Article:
She sighed. “My dad, he’s a minister. A Baptist one. My mom, she’s a minister’s wife. And me? I went away my first year at college and came back at Thanksgiving with a girlfriend.”
“A girlfriend?” Nikolas tried to concentrate on this thought. “You mean you’re a…”
“Dyke?” Jeanne snorted as Jack, wiping down the far end of the bar, looked their way. “No.” She leaned closer to him. “I was just experimenting, I guess. It didn’t last long.”
“So what happened?”
“They gave us each one of the guest rooms,” Jeanne said. “And that first night Michele—that was her name, Michele—she sneaked into the one where I was staying. Just for a while, you know? But then I guess my dad heard us.” She shook her head. “He didn’t even let us get dressed, just kicked us right out on the spot. Told me I was going to hell.”
“Jesus.” Nikolas tried to imagine the scene and realized that he could not without becoming aroused. He blinked away the thought. “What’d your mom do?”
“Nothing,” Jeanne said. “She stood there beside him in her pink night gown and watched us drive away.”
“But…” Nikolas hesitated. Her hazel eyes locked on his. He tried to frame the question in his mind before he asked it. “If you’re not that way now, I mean…”
“Why don’t I let them know?” When he nodded, her mouth curled into a crooked smile. “In their minds I was broken and they turned their backs.” She shook her head. “They didn’t want me then, they can’t have me now.”
They sat there for a while as Jack wiped and re-wiped the same spot on the bar. Nikolas glanced over his shoulder. Mike and Hung had left a long time ago; in fact, the place was empty save the two of them. He had no idea of what to say.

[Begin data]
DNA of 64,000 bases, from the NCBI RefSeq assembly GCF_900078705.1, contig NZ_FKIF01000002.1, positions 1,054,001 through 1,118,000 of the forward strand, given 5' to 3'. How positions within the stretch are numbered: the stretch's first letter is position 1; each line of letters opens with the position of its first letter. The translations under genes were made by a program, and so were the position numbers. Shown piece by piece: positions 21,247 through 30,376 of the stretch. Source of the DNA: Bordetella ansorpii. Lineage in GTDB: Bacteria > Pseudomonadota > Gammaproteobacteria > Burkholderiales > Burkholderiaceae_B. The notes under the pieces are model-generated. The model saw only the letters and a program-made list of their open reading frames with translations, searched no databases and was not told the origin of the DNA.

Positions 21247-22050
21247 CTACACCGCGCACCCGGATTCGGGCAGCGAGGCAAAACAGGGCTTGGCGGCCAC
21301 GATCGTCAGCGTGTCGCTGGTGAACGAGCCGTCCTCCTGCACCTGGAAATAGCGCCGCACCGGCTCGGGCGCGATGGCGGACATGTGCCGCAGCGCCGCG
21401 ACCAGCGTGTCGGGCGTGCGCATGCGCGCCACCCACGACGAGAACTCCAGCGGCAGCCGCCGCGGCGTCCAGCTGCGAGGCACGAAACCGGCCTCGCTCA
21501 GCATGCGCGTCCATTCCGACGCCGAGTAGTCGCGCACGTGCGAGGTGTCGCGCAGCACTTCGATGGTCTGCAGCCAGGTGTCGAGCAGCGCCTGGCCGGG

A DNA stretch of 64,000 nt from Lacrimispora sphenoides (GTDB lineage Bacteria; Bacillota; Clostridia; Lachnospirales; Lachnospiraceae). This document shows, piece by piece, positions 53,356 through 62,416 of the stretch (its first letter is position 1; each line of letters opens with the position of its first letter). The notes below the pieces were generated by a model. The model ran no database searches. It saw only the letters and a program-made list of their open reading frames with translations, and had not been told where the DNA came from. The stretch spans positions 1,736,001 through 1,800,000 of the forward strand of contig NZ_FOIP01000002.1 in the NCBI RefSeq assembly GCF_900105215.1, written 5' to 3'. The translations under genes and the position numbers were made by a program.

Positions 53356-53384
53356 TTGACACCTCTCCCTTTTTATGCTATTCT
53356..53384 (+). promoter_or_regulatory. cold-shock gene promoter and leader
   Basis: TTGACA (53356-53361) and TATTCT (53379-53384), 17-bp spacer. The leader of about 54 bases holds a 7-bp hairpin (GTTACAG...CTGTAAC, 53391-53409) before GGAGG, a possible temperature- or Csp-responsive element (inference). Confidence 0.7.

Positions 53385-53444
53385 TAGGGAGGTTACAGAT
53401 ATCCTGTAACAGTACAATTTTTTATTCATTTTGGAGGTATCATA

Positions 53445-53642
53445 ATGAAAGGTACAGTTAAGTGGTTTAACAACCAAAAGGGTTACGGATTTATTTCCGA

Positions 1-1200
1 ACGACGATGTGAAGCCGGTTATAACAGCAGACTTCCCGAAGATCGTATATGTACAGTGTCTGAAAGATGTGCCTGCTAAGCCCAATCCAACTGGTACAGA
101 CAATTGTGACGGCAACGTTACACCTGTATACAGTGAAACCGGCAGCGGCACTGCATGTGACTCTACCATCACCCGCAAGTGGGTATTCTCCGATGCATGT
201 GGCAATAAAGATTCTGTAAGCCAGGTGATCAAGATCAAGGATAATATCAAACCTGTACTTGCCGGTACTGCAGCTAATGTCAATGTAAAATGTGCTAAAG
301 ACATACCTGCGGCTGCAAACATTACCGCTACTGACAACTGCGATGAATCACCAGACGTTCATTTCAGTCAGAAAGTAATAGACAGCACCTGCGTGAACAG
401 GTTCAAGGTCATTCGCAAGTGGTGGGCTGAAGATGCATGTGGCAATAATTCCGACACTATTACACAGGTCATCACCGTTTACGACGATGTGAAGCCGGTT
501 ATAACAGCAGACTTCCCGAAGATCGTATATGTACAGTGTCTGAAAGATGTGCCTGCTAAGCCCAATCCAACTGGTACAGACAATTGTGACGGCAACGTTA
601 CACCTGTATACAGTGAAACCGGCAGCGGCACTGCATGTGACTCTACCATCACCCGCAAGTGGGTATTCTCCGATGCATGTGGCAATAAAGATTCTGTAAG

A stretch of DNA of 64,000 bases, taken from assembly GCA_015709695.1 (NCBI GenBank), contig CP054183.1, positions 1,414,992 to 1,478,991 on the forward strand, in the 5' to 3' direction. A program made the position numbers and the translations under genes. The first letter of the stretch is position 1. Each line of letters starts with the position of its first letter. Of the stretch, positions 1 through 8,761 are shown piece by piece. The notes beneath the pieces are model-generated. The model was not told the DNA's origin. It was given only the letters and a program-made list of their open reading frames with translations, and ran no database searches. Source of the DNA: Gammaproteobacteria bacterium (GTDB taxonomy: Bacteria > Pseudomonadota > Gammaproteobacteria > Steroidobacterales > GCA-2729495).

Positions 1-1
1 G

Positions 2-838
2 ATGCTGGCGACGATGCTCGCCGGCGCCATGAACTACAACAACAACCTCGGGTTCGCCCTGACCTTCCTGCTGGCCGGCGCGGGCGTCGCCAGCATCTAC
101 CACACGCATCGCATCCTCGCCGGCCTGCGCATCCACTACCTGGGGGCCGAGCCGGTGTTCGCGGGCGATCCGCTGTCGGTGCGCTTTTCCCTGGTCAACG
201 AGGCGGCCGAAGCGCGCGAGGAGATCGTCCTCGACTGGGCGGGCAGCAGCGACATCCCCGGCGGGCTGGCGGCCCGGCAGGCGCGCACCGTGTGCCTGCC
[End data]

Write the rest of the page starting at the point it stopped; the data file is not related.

“I think it’s time to go,” Jeanne said.
Outside, the night was crisp and clear. The pale moon gleamed on the horizon and the Milky Way glittered overhead. They stood awkwardly in the dirt street and Nikolas thrust his hands into his pockets. “So can I see you again?” The words sounded terrible out loud, like something a kid would say.
“Place like this, Niko, I think that’s bound to happen.”
“I mean on purpose, like.”
She smiled in the moonlight. “Yeah, Niko. I think we can do that.”
The sun had set by the time he reached the outskirts of town. The rutted path widened into a dirt road that sloped straight down to the dock. The crescent moon’s light cast a path across the bay that made Nikolas think of a rippling white highway. He imagined that he could follow the road past the low shacks and trailers, cross the dock’s wooden planks, step down onto that watery white path like Jesus himself. Each splashing step would carry him further across the waves from this place and he would keep walking and walking until finally the sun rose behind him and turned the road from white to red. As long as he kept walking, though, everything would be okay.